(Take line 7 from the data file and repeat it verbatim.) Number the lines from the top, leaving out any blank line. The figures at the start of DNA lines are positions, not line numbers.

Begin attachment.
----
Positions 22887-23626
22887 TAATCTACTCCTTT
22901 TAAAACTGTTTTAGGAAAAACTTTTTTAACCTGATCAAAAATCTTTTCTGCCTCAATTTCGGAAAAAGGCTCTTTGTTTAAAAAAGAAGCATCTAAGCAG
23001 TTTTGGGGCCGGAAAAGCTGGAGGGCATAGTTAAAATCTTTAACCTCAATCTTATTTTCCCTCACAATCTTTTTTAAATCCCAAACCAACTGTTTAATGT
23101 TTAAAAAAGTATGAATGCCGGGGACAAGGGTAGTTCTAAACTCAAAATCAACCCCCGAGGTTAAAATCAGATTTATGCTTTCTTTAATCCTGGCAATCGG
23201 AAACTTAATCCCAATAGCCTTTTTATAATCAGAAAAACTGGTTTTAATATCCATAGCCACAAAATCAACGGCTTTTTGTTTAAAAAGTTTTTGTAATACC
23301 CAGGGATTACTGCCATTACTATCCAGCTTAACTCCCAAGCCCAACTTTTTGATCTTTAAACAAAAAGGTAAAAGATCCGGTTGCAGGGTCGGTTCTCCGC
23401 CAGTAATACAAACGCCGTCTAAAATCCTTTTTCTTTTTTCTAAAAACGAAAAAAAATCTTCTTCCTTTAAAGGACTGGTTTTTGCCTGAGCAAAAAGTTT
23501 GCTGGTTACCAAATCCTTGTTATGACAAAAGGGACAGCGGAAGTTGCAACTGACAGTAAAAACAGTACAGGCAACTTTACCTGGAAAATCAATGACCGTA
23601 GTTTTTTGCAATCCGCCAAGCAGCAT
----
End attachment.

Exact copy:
23301 CAGGGATTACTGCCATTACTATCCAGCTTAACTCCCAAGCCCAACTTTTTGATCTTTAAACAAAAAGGTAAAAGATCCGGTTGCAGGGTCGGTTCTCCGC